Both because Bishop substantially complied with the exhaustion requirement in the order and because his failure to submit the Form was not willful or unreasonable, his actions simply do not constitute non-compliance for purposes of Fed. R. Civ. P. Rule 41(b). We therefore hold that the district court abused its discretion in dismissing the complaint and reverse the dismissal so that Bishop may proceed with his action.5 



Bishop appealed pro se the dismissal of his complaint for failure to exhaust his internal prison remedies. The district court applied the statute in effect prior to the PLRA. A screening panel of this court appointed counsel for Bishop and directed her to brief, inter alia, the question whether the exhaustion requirement of the PLRA applies retrospectively. The State of Arizona filed an amicus brief but took no position on the issue in its brief


The Sixth Circuit has held that the amended § 1997e(a) does not apply retrospectively in Wright v. Morris, 111 F.3d 414 (6th Cir. 1997), cert. denied, --- U.S. ----, 118 S. Ct. 263, 139 L. Ed. 2d 190 (1997)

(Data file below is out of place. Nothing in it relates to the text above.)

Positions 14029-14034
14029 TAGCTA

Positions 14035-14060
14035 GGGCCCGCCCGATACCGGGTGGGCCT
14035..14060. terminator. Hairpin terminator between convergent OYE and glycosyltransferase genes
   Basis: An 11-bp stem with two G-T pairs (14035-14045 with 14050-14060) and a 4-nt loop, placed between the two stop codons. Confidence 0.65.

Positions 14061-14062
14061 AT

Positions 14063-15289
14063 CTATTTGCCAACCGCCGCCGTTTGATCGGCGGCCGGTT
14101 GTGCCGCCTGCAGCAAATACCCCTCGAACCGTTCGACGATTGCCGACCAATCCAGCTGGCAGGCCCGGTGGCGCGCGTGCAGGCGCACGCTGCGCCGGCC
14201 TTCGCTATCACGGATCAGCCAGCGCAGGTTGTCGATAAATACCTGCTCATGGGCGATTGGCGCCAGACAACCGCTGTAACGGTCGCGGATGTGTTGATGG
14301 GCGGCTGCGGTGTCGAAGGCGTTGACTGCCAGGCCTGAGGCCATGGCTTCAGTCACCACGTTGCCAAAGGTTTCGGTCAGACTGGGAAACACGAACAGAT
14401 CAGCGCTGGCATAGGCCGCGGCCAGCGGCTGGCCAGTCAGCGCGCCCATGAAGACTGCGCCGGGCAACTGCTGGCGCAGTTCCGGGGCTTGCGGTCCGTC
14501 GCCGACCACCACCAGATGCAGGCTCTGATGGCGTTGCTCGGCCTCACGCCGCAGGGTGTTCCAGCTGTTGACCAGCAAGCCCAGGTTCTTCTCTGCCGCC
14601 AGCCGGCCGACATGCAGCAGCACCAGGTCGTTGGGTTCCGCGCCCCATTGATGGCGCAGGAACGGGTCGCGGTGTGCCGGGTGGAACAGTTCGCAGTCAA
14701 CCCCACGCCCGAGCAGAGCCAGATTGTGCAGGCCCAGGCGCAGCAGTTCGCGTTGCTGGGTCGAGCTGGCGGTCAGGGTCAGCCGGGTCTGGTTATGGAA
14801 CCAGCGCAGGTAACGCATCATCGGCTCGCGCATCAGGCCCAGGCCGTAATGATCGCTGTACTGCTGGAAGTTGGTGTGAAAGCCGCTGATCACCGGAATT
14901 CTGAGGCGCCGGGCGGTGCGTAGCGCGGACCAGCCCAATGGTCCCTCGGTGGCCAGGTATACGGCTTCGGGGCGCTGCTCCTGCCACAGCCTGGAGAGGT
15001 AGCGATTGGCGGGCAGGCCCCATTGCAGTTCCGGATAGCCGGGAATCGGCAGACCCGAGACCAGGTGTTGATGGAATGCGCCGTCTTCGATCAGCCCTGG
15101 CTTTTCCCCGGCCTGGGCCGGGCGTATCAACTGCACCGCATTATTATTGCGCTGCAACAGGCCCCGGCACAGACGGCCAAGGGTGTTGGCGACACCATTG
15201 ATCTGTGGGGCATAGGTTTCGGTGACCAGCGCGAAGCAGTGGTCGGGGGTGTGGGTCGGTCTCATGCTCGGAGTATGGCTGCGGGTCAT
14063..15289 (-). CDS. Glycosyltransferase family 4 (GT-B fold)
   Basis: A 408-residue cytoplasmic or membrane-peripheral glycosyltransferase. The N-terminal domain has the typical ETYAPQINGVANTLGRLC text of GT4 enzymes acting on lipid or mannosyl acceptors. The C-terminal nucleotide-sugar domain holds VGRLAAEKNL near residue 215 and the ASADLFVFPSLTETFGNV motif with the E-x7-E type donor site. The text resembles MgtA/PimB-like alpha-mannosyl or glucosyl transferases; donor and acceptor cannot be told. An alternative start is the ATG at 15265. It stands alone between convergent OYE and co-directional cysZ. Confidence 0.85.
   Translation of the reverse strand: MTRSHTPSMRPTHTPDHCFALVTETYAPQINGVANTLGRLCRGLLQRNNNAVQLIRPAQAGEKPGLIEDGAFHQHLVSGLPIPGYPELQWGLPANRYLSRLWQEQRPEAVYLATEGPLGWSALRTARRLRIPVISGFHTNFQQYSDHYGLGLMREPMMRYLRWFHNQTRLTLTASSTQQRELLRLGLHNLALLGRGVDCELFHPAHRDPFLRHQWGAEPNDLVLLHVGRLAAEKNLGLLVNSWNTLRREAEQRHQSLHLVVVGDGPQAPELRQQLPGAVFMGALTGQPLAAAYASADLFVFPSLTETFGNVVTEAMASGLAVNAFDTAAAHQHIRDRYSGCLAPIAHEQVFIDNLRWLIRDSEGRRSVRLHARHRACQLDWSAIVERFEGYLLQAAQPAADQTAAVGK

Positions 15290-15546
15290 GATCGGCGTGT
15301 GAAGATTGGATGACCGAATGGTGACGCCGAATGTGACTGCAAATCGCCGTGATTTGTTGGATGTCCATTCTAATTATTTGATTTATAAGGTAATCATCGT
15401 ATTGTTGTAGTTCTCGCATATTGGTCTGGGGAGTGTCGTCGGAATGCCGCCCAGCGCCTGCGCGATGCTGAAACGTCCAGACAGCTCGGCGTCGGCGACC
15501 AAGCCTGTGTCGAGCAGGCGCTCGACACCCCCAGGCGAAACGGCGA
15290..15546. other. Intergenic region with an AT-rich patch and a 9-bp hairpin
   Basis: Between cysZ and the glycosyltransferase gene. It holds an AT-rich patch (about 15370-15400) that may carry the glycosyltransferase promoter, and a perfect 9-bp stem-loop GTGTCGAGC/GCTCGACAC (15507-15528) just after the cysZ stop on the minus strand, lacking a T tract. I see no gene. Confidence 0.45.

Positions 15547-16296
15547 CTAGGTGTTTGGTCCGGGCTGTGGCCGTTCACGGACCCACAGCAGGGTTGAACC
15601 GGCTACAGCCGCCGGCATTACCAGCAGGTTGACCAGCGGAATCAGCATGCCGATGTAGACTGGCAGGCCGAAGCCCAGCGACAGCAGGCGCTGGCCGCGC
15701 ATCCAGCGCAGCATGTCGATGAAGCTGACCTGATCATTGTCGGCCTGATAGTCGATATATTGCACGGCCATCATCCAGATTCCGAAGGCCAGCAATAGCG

The section at issue in Canell provided:

In no event shall a prisoner bring a civil action or appeal a judgment in a civil action or proceeding under this action if the prisoner [has already brought three frivolous appeals].

28 U.S.C. § 1915(g) (West Supp.1996). There is little, if any, distinction between the wording of the provision at issue in this case and that in Canell.


The April 15 order was issued pursuant to the pre-PLRA 42 U.S.C. § 1997e(a) (1994), which allows a district court to continue a case in order to require exhaustion if doing so "would be appropriate and in the interests of justice" and if the available internal remedies meet certain minimum standards. While Bishop asserts that Arizona's internal prison remedies did not meet the applicable standard, our resolution of other issues makes it unnecessary to decide that question


For purposes of this opinion, we consider the appeals from the order of dismissal and the order denying reconsideration together. Reversal of either one is sufficient to warrant the relief we grant here